EU - Ireland in breach of energy rules

 

Ireland still needs to adapt its energy legislation in order to be fully in line with EU rules, or it will be taken to court to force its hand, according to the EU Commission.

Because Ireland failed to fulfil these obligations, the European Commission has decided to proceed with the next step in two infringement cases. The third and final step - if Ireland continues to be in breach of the rules - would see the Commission take Ireland to the European Court of Justice.

The Commission stated that opening energy markets for competition is key to the competitiveness of the EU economy as a whole. An efficient, interconnected and transparent European internal energy market will also offer consumers a choice between different companies supplying gas and electricity and will make the market accessible to all suppliers.

The Electricity and Gas Directives of the third internal energy market package had to be transposed by the Member States by 3 March 2011. To-date, Ireland has not informed the Commission of all the necessary measures for fully transposing the directives into national law.

Consequently, the Commission has sent a reasoned opinion to Ireland to urge the country to comply with its legal obligation. Ireland now has two months to respond. If it fails to comply the Commission may refer it to the Court of Justice of the European Union.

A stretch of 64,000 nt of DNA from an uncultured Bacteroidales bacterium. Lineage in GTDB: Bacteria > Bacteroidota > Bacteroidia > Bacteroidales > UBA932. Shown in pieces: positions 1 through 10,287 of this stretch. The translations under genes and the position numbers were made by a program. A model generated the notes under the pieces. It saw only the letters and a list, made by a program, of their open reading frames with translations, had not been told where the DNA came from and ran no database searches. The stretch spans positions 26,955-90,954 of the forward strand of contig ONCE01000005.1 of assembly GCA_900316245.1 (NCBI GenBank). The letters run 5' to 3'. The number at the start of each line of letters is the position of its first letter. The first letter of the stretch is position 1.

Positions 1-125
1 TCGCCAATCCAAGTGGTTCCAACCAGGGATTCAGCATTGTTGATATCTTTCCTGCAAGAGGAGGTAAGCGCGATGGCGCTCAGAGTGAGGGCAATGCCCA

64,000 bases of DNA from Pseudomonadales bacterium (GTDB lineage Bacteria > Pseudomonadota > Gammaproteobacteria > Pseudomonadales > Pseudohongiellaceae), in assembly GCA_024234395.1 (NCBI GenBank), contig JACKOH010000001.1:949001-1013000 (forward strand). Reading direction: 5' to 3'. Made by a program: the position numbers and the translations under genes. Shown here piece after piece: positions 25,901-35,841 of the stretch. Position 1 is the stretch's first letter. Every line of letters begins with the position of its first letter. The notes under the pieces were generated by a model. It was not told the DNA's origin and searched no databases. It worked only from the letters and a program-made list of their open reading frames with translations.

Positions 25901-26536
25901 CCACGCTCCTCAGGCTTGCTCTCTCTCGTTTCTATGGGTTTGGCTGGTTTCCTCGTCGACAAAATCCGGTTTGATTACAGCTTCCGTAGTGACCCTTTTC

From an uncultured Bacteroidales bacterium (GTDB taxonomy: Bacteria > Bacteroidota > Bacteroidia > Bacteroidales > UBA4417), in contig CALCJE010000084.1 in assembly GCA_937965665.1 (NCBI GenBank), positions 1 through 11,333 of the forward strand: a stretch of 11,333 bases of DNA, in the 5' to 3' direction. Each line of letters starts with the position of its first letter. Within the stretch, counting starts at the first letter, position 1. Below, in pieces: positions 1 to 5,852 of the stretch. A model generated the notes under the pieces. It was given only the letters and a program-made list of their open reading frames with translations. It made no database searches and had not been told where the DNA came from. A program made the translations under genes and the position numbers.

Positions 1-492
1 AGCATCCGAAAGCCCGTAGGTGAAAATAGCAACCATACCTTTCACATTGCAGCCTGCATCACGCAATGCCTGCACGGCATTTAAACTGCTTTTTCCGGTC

In addition, Ireland has still not complied with the Renewable Energy Directive, which had to be transposed by Member States by 5 December 2010.

According to the Commission - 'The timely transposition of this Directive is a priority for the Commission, especially since unnecessary delays in implementing it may jeopardise the achievement of the EU renewable energy objective.

'However, Ireland has not informed the Commission of all the measures necessary to fully transpose the Directive into its national legislation. Therefore, the Commission has today decided to send a reasoned opinion to Ireland. If the country does not comply with its legal obligation within two months, the Commission may decide to refer it to the Court of Justice.'

According to the Directive, each Member State has to reach individual targets contributing to the overall 20pc share of renewable energy in energy consumption. To reach these targets, Member States have to lay down rules - for example, for improving the grid access for electricity from renewable energy sources, the administrative and planning procedures, information and training of installers, etc.

In addition, where biofuels are used to achieve the transport target, these must meet a set of sustainability requirements, which also need to be included in national legislation.